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Alcohol and fitness

( 5 MINUTE READ )
 

Some people stay away from alcohol entirely when trying to reach their fitness goals and that’s TOTALLY fine. However, I’m here to explain that you still can enjoy alcohol without having to sacrifice your fitness goals. Being more of lifestyle fitness coach, I encourage my clients to approach health and fitness in a way that there’s not a start and end date. So, if you’re someone who occasionally enjoys alcohol and wants to continue enjoying it while keeping wellbeing in mind, you most certainly can.

I am all about being realistic > optimal in my personal approach and with clients. Would reaching your fitness goals be easier sans alcohol? Probably but some people enjoy a drink or two from time to time and there is nothing wrong with that.

So, how can you incorporate alcohol without completely derailing yourself from your plan/goals? Like anything else you are consuming, you account for it. Now, you will need to have a basic understanding macros in order to apply this. If you don’t, here’s a newsletter I wrote all about macros and another one I wrote about how to calculate them for yourself! Go ahead and check those out first if macros are a bit foreign to you.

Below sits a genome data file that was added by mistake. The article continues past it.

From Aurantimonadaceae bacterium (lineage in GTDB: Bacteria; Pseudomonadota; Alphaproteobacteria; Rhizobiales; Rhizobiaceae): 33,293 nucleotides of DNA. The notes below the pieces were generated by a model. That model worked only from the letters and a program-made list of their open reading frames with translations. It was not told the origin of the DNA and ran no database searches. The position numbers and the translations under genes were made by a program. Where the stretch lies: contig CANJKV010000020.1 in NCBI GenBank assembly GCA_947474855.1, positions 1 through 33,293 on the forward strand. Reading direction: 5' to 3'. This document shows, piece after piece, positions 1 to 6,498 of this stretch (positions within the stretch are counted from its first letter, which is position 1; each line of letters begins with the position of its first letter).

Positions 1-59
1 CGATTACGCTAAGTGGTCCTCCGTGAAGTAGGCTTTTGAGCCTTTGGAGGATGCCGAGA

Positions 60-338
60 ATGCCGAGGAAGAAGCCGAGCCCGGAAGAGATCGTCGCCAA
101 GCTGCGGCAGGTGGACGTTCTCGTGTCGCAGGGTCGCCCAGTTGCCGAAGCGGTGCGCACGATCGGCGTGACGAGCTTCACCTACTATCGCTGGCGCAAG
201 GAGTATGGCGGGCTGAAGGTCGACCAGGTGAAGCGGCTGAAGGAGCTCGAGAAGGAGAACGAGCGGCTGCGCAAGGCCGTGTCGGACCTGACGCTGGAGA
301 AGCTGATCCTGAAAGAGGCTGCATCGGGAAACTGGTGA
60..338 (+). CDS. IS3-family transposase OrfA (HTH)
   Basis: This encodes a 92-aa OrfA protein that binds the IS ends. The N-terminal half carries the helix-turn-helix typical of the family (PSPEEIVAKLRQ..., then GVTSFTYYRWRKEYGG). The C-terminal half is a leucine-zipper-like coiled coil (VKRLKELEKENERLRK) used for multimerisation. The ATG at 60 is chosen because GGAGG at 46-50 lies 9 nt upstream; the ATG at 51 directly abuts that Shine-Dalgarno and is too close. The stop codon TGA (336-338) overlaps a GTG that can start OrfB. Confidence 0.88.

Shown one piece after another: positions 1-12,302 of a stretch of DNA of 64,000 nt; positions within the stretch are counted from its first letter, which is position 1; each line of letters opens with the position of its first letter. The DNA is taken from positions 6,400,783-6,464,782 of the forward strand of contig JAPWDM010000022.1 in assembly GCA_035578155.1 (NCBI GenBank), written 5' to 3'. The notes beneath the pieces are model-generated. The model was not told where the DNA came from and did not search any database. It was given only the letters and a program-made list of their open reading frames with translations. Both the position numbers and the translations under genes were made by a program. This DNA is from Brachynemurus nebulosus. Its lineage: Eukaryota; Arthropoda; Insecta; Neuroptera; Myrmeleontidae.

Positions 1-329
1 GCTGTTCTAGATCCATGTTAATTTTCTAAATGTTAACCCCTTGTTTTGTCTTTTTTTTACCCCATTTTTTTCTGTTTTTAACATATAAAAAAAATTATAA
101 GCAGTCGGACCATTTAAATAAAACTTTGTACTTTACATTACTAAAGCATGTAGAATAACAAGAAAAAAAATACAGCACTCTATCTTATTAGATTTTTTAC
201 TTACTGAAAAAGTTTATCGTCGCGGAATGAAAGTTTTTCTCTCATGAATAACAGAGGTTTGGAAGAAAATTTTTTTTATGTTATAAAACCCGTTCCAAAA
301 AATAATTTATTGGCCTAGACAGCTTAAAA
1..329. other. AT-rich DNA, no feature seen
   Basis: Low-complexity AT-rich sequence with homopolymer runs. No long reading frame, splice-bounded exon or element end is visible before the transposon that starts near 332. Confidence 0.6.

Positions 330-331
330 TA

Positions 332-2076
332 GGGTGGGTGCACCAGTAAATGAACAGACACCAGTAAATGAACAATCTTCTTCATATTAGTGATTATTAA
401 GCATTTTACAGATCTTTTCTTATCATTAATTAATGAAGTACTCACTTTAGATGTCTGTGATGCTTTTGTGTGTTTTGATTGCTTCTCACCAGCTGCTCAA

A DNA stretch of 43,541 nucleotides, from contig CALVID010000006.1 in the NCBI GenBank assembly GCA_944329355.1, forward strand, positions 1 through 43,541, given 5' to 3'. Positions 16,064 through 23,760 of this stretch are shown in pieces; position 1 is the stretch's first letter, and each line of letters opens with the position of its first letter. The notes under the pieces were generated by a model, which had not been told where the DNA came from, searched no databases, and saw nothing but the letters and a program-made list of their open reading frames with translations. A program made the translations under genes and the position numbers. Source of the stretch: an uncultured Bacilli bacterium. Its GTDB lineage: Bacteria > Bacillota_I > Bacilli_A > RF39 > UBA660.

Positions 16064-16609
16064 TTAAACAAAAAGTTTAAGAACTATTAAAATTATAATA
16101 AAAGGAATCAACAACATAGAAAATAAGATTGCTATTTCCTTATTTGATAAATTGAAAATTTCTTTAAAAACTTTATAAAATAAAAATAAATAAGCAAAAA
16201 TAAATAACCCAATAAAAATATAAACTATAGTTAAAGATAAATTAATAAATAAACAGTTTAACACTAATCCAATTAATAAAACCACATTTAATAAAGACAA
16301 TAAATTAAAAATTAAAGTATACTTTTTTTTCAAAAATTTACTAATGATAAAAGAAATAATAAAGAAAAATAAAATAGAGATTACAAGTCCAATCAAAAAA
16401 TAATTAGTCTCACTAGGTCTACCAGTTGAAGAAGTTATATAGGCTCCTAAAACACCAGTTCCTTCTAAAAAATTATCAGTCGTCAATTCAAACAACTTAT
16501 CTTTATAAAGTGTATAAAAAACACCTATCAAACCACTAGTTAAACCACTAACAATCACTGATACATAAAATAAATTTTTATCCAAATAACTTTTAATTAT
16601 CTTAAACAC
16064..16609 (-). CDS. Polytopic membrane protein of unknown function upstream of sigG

If you HAVE been tracking macros, you already know that:

Protein = 4 calories per gram

Carbohydrates = 4 calories per gram

Fats = 9 calories per gram

So when you search an alcohol in my fitness pal you’ll see that the calories show up but then you’ll see only a few carbs and typically no protein or fat. For example, this red wine entry says there are 3.4 carbs and 120 calories. 3.4g x 4 calories = 13.6 calories…. 120 calories-13.6 calories = 106.4 calories. So where are those 106 calories coming from?
 

This may be a surprise to some of you that have been tracking macros but alcohol IS also a macronutrient. That’s right, there are four macronutrients: protein, carbs, fat and alcohol. The reason this isn’t prominent in the fitness world/tracking apps is because it is NOT an essential macronutrient as are the three that you are familiar with. So, while it is a macronutrient, your body does not require it to survive (bummer, I know). 

Alcohol = 7 calories per gram. 

Tracking apps don’t account for this because it’s not an essential macronutrient. 

How do you Count the Calories in alcohol?